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Notaries public and regular employees of a railroad or other public utilities who are candidates for or hold public offices for which the annual compensation is not more than three hundred dollars to whom no passes or privileges are extended beyond those which are extended to other regular employees of such corporations are excepted from the provisions of this section. [1899 J.R. 8, 1901 J.R. 9, 1901 c. 437, vote Nov. 1902; 1933 J.R. 63, 1935 J.R. 98, vote Nov. 1936]
This section does not apply to a county ordinance granting special reserved parking privileges in a county ramp to county employees. Dane County v. McManus, 55 Wis. 2d 413, 198 N.W.2d 667.
Article XIII, section 11 of the Wisconsin Constitution is discussed. 77 Atty. Gen. 237.
XIII,12 Recall of elective officers. Section 12. [As created Nov. 1926 and amended April 1981] The qualified electors of the state, of any congressional, judicial or legislative district or of any county may petition for the recall of any incumbent elective officer after the first year of the term for which the incumbent was elected, by filing a petition with the filing officer with whom the nomination petition to the office in the primary is filed, demanding the recall of the incumbent.
XIII,12(1) (1) The recall petition shall be signed by electors equalling at least twenty-five percent of the vote cast for the office of governor at the last preceding election, in the state, county or district which the incumbent represents.
XIII,12(2) (2) The filing officer with whom the recall petition is filed shall call a recall election for the Tuesday of the 6th week after the date of filing the petition or, if that Tuesday is a legal holiday, on the first day after that Tuesday which is not a legal holiday.
XIII,12(3) (3) The incumbent shall continue to perform the duties of the office until the recall election results are officially declared.
XIII,12(4) (4) Unless the incumbent declines within 10 days after the filing of the petition, the incumbent shall without filing be deemed to have filed for the recall election. Other candidates may file for the office in the manner provided by law for special elections. For the purpose of conducting elections under this section:
XIII,12(4)(a) (a) When more than 2 persons compete for a nonpartisan office, a recall primary shall be held. The 2 persons receiving the highest number of votes in the recall primary shall be the 2 candidates in the recall election, except that if any candidate receives a majority of the total number of votes cast in the recall primary, that candidate shall assume the office for the remainder of the term and a recall election shall not be held.
XIII,12(4)(b) (b) For any partisan office, a recall primary shall be held for each political party which is by law entitled to a separate ballot and from which more than one candidate competes for the party's nomination in the recall election. The person receiving the highest number of votes in the recall primary for each political party shall be that party's candidate in the recall election. Independent candidates and candidates representing political parties not entitled by law to a separate ballot shall be shown on the ballot for the recall election only.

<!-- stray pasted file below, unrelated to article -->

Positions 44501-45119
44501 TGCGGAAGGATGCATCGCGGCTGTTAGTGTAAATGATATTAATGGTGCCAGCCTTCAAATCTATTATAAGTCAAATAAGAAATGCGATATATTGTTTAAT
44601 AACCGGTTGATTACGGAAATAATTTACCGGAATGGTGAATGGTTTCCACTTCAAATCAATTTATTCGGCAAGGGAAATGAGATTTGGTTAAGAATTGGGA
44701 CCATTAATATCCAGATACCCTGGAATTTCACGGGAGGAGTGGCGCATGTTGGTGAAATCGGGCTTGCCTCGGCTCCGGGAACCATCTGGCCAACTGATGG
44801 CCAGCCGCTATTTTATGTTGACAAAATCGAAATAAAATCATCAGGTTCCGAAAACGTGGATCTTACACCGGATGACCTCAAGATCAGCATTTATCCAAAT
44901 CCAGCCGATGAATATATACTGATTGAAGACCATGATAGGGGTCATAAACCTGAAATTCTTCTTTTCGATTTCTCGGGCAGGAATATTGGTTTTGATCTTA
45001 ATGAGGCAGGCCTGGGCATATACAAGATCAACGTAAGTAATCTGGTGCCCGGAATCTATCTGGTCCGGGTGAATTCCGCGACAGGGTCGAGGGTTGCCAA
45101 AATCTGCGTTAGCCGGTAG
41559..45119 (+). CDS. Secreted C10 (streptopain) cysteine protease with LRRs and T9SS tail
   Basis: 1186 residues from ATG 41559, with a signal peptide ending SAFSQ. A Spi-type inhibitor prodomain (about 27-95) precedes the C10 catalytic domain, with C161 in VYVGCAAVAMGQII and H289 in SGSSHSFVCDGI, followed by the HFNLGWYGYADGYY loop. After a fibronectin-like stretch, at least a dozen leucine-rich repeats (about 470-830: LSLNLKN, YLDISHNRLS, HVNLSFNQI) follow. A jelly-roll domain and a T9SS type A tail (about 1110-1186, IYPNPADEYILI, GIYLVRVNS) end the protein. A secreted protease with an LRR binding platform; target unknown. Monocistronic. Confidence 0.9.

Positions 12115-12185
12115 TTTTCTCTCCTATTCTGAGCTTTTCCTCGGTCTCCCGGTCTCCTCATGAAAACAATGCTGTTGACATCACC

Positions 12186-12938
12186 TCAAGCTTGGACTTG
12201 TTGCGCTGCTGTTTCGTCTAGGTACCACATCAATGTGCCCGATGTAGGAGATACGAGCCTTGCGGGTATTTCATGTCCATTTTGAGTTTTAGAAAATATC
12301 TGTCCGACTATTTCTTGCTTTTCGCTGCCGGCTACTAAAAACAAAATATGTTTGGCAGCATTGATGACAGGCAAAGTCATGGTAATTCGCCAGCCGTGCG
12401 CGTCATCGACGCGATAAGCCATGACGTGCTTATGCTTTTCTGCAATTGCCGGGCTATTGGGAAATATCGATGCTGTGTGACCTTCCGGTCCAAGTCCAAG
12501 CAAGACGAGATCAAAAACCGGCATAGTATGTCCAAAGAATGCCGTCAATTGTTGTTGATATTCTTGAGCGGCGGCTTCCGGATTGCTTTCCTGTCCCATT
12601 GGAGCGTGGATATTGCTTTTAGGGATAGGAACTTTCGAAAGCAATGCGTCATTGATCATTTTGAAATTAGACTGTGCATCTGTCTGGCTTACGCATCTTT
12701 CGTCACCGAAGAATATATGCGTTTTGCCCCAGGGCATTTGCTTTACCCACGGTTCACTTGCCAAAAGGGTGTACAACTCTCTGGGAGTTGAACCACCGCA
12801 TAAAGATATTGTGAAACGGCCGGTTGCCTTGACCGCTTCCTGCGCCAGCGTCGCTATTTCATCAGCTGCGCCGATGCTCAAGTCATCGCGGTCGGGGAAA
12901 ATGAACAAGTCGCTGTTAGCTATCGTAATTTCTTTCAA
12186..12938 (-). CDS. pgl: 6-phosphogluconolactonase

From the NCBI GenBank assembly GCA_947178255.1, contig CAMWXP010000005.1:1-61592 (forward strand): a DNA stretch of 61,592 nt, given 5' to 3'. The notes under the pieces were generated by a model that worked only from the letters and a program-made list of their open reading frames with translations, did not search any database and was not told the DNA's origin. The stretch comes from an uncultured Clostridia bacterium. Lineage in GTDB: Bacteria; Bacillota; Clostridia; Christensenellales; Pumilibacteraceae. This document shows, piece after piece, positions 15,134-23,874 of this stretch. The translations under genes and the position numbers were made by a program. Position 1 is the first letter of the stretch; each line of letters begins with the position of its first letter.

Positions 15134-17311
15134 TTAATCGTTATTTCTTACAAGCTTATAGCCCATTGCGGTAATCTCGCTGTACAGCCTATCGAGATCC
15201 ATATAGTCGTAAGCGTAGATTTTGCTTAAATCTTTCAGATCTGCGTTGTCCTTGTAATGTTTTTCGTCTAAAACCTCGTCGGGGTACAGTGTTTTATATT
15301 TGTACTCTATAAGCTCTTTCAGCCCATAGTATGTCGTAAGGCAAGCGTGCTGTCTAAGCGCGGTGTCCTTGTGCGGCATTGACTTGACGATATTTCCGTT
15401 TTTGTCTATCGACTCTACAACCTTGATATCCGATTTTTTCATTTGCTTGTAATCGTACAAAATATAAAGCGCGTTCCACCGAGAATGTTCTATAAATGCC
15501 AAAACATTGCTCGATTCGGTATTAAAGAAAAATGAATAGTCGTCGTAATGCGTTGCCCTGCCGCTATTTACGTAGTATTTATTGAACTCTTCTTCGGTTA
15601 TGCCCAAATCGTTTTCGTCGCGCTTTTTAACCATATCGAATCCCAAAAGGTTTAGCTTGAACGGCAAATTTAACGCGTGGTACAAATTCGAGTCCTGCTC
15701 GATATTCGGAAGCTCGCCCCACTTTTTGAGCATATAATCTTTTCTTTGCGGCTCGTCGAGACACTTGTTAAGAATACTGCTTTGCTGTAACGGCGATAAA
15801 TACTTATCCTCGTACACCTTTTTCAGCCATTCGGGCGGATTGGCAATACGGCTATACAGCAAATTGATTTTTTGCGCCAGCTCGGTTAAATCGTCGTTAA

XIII,12(4)(c) (c) When a recall primary is required, the date specified under sub. (2) shall be the date of the recall primary and the recall election shall be held on the Tuesday of the 4th week after the recall primary or, if that Tuesday is a legal holiday, on the first day after that Tuesday which is not a legal holiday.
XIII,12(5) (5) The person who receives the highest number of votes in the recall election shall be elected for the remainder of the term.
XIII,12(6) (6) After one such petition and recall election, no further recall petition shall be filed against the same officer during the term for which he was elected.
XIII,12(7) (7) This section shall be self-executing and mandatory. Laws may be enacted to facilitate its operation but no law shall be enacted to hamper, restrict or impair the right of recall. [1923 J.R. 73, 1925 J.R. 16, 1925 c. 270, vote Nov. 1926; 1979 J.R. 41, 1981 J.R. 6, vote April 1981]
The recall of city officials is of statutory origin. Beckstrom v. Kornsi, 63 Wis. 2d 375, 217 N.W.2d 283.
This section applies to members of Congress. 68 Atty. Gen. 140.
Article XIII, section 12 requires a separate petition for the recall of each individual incumbent elective officer. A petition for the recall of an incumbent governor under article XIII, section 12 (1) requires the filing officer to call a recall election for that incumbent's office, provided that the terms of article XIII, section 12 have been met. A recall election of a lieutenant governor shall be called only if a petition for recall is filed for that incumbent elected officer, in which case voters shall vote separately for that office. OAG 4-11.
XIII,13 Marriage. Section 13. [As created Nov. 2006] Only a marriage between one man and one woman shall be valid or recognized as a marriage in this state. A legal status identical or substantially similar to that of marriage for unmarried individuals shall not be valid or recognized in this state. [2003 J.R. 29, 2005 J.R. 30, vote Nov. 2006]
Note: In Wolf v. Walker, Case No. 14-cv-64-bbc, the United States District Court for the Western District of Wisconsin declared that “art. XIII, § 13 of the Wisconsin Constitution violates plaintiffs' fundamental right to marry and their right to equal protection of laws under the Fourteenth Amendment to the United States Constitution." Affirmed. 766 F.3d 648. U.S. Seventh Circuit Court of Appeals, Case No. 14-2526, issued September 4, 2014.